The other Wilde trial: the Mary Travers libel case
Three decades before Oscar Wilde’s downfall, Dublin was transfixed by another trial, involving his parents, Jane Wilde and William Wilde
Mary Travers: turned against Jane Wilde. Photograph courtesy of Somerville Press
Extraordinary case: part of the Irish Times coverage
One hundred and fifty years ago, on December 12th, 1864, the Mary Travers libel trial opened in Dublin. This case, which The Irish Times called extraordinary, soon mesmerised Irelandwith accusations of sexual assault and hints of illicit affairs.
It all began when Travers, an angry young woman, sued Jane Wilde, mother of 10-year-old Oscar, for libel because of an intemperate letter that Wilde had written. On May 6th that year she had sent it to Dr Robert Travers, assistant keeper of manuscripts at Marsh’s Library in Dublin, complaining about his daughter Mary’s behaviour.
Sir – You may not be aware of the disreputable conduct of your daughter at Bray, where she consorts with all the low newspaper boys in the place, employing them to disseminate offensive placards in which my name appears. . . . As her object in insulting me is the hope of extorting money, for which she has several times applied to Sir William Wilde, with threats of more annoyance if not given, I think it right to inform you that no threat or additional insult shall ever extort money for her from our hands. The wages of disgrace she has so loosely treated for and demanded shall never be given to her. Jane F Wilde
Travers had once been an intimate of Wilde, but that intimacy had turned decidedly sour. Travers had begun persecuting the Wildes by distributing pamphlets attacking the celebrated couple. Wilde, in reaction, had banned her from their Merrion Square house. So when Travers discovered this letter her solicitor issued a writ against Wilde, claiming damages of £2,000 and taking particular exception to the phrase “the wages of disgrace”.
Wilde instructed her solicitors to enter a defence of justification. Thus, on Monday, December 12th, the case of Travers v Wilde opened in Dublin, with William Wilde as codefendant. The case lasted a week, with Isaac Butt, the nationalist MP, as counsel for Mary Travers and all of the Irish media in rapt attendance, as Jane Wilde was a much-loved figure.
Travers had a strong case to make for libel. Rather than concentrate on Wilde’s angry letter, however, Butt brought up an alleged assault by William Wilde, in his surgery, on Travers. Butt also insinuated that William Wilde and Travers had been lovers, with Jane’s compliance, and that the letter came in the angry aftermath of the ending of the affair.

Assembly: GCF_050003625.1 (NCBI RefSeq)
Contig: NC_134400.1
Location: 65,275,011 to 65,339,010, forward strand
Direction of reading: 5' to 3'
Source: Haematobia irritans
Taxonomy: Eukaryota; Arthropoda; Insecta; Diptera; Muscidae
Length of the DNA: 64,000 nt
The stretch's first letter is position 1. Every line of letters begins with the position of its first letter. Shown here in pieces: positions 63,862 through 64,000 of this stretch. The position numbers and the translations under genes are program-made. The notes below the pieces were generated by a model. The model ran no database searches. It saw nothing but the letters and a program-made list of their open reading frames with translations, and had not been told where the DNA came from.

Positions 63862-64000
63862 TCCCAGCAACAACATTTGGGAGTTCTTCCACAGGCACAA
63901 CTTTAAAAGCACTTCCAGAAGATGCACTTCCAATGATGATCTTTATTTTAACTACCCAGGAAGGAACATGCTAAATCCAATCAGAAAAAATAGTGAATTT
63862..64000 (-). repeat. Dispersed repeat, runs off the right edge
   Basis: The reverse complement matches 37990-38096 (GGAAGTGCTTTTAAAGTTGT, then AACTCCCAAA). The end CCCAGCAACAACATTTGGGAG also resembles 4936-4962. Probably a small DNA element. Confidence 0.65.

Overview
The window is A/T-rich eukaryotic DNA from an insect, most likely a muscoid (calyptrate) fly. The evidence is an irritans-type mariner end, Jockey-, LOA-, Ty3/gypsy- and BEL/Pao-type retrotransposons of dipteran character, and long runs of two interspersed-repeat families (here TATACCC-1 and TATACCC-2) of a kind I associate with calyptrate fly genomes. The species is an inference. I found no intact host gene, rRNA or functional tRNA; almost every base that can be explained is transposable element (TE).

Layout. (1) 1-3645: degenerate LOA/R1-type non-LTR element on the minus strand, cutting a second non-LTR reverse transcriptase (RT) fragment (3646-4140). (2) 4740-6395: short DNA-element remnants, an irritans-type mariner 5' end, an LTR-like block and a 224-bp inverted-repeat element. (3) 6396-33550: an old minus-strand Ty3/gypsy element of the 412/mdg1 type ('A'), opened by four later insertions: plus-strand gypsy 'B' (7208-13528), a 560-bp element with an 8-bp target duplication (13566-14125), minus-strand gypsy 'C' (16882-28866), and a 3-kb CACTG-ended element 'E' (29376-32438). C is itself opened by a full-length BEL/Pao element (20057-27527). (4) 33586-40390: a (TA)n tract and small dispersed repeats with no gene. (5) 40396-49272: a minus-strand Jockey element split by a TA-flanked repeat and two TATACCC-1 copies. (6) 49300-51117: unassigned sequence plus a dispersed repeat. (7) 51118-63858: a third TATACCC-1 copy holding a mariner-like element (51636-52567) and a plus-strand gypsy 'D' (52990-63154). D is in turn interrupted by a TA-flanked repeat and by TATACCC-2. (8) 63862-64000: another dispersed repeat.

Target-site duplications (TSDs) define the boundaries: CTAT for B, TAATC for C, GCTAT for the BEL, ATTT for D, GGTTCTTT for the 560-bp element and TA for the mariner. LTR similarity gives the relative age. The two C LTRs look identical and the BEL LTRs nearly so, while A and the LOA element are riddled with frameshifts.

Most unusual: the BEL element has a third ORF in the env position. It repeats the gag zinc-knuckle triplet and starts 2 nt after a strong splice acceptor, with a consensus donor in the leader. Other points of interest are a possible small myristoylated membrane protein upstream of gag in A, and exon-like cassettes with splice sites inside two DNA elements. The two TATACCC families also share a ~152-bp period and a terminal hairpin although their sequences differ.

William Wilde’s private letters now became public property, used by a vengeful Travers and her legal team in an unsuccessful attempt to force Wilde himself into court.
When Travers took the stand, on December 14th, her unfortunate ability to contradict herself turned the tide of public sympathy against her. Jane Wilde’s lawyer undermined her case further with quotes from her letters demanding money from William, as well as allegations of Mary’s laudanum addiction.
In contrast, when Jane Wilde took the stand she conducted herself very well, accustomed as she was to the glare of publicity. She resisted attempts by Travers’s lawyers to get her to admit that she knew her husband and Mary were lovers. Instead she claimed that the alleged affair was a symptom of Travers’s hysterical and maddened imagination.
On December 19th the jury took only 80 minutes to find in Travers’s favour – but awarded her a paltry farthing for her honour.
Travers faded from history, although she survived long enough to witness another famous and equally misguided and ruinous Wilde libel trial, that of Oscar against the marquess of Queensbury, in 1895. This later scandal eclipsed the story of the angry, wronged girl and her attempt to gain justice in a Dublin courtroom, a story that fascinated me – and led me into fiction.
Eibhear Walshe’s novel, The Diary of Mary Travers, is published by Somerville Press